As for the other fabrics, I used some of the new coordinates from my architextures collection, including one of the new text prints as the lining. There’s something about light-colored linings in bags that I’m always interested in using. Lighter linings make it much easier to see inside when you’re inevitably going to grab something, not that there are too many places for things to hide in this bag–a major pro!

Traverse Bag in Gleaned Fabric

Also on the inside, I used one of the prints from gleaned that has a special edge treatment. Special edge designs are fun to work with, and here you can see how I fussy cut it for the inside pocket.

Traverse Bag in Gleaned Fabric

I also took advantage of that in the front flap–fun stuff!

Traverse Bag in Gleaned Fabric

This bag is a thoughtfully compact bag by design. There are 2 size options in the pattern, and both are geared toward keeping things light and tight. This size is the smallest option–the mini. It’s great being able to carry all of your necessities, while keeping them organized. Plus, I like that it’s a crossbody style which means it’s hands free.

Traverse Bag in Gleaned Fabric

As far as pockets and compartments, there’s a snapped pocket on the front, a larger-zippered section with small slip pocket inside, and then even a small zippered pocket on the back. For a bag that isn’t super big, there are plenty of spaces to keep your stuff tidy.

Traverse Bag in Gleaned Fabric

The front flap is also the perfect spot to incorporate some cording. I’m always a fan of that. If you get the hardware set from Noodlehead, a strip of cording is included. How handy!

Traverse Bag in Gleaned Fabric

Traverse Bag in Gleaned FabricPattern : Traverse Bag by Noodlehead, mini size

Hardware : Here (from Noodlehead)

Fabric : Gleaned and new Architextures coordinates

(photos by Alexis Wharem of Greenprint Photography)

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Eads QAL #11: Finished Blocks.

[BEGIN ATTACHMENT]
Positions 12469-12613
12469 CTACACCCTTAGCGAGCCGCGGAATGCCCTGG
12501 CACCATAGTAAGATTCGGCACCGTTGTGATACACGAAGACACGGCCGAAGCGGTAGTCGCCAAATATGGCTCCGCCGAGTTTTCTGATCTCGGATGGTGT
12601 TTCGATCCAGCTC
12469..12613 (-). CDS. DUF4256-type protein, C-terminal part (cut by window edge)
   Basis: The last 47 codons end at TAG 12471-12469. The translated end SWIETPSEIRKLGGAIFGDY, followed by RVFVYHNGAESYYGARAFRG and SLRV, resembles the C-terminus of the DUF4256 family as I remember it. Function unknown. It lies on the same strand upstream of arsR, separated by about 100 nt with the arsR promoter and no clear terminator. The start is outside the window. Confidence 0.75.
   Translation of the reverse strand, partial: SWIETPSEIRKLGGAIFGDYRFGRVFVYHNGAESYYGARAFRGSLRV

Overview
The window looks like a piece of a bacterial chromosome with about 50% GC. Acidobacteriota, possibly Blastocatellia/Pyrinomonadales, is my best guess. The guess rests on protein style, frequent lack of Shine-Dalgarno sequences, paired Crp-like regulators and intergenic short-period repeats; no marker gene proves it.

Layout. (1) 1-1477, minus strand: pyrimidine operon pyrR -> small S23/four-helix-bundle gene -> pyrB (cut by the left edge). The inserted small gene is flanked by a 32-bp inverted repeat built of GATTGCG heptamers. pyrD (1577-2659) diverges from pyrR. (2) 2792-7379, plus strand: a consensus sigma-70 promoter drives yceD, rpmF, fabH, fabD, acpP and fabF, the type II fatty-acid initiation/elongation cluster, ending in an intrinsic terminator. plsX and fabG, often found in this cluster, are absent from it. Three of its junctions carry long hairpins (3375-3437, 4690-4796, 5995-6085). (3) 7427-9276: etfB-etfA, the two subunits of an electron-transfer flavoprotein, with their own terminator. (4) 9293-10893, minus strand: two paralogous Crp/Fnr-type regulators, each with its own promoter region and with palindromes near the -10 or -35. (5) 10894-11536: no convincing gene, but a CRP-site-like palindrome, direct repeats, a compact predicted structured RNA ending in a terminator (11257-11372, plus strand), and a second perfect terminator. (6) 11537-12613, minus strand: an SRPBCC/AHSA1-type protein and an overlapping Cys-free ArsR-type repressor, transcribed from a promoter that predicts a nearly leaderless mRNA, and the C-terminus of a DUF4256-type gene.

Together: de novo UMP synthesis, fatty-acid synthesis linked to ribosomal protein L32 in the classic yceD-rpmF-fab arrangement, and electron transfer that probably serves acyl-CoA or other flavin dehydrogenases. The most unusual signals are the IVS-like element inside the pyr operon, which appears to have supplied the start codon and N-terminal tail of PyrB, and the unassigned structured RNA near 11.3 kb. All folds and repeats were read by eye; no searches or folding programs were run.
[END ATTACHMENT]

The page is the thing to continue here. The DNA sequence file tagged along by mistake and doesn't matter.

Eads QAL #11: Finished Blocks.

Eads QAL 11 . Carolyn Friedlander

As I mentioned last week, I decided to skip ahead and finish all blocks this week so that I can sew together the top for next week. Woohoo!

Eads QAL 11 . Carolyn Friedlander

As I mapped out my remaining blocks, I realized that I really didn’t want to stop. (Specially, I’m a bit obsessed with an all-gleaned version…)

But back to this guy…who I am also excited about…

Eads QAL 11 . Carolyn Friedlander

Yay–20 more blocks done!

Eads QAL 11 . Carolyn Friedlander

This mix has lots of new stuff, some friedlander lawn, tiny bits of euclid and some of my original architextures. It all started with an interest in green and how several different shades and prints can work together.

Eads QAL 11 . Carolyn Friedlander

I’m thinking that the addition of these greens, yellows, grays and blues will mix in nicely with all of my previous blocks.

Eads QAL 11 . Carolyn Friedlander

I am SO eager to lay this thing out, but I’m going to reserve the right time slot to do it. What’s your layout habit?

Eads QAL 11 . Carolyn Friedlander

For me, my laying-out process totally depends on the situation. With the original one, I made it over a brief period of time where it was basically my main focus. Because of that, I was able to reserve massive amounts of design-wall space so that I could lay the whole thing out while I sewed it (as seen here).

Eads QAL 11 . Carolyn Friedlander

This time it’s a bit different. While I have been laying out bits and pieces as I go, I’m not really married to any one thing. In fact, I think it’ll be really fun to start from scratch and see what happens. Because of that, I’d like to allow myself some time to get into the rhythm with it. Worst case scenario, I can always peek back through pics of the layouts at various stages that I’ve been documenting along the way. These blocks are pretty forgiving when it comes to layout. There are lots of options and fun routes to take.

Eads QAL 11 . Carolyn Friedlander

Tips:

+ Sometimes you just need to stop. I had to remind myself of that this week when I started feeling serious urges to make an entire Eads out of gleaned. I do love that idea but will have to save it for later.

+ You may have already this figured out, but it wasn’t until recently that I realized the importance of having a comfortable chair in the studio. (Duh?!) I realized this while making Russell. Russell is a project where I would just sit and stare while pondering its growth at various stages along the way. In a different way, Eads is also a good project for that. With each new batch of blocks, I pinned them up to the design wall and then sat to stare for just a bit. I’d think about how it looked, what I’ve learned and then would come up with ideas for the future of the project. Plus, a comfy chair in the studio means you can also accept friendly company while you’re working away.

Eads QAL 11 . Carolyn Friedlander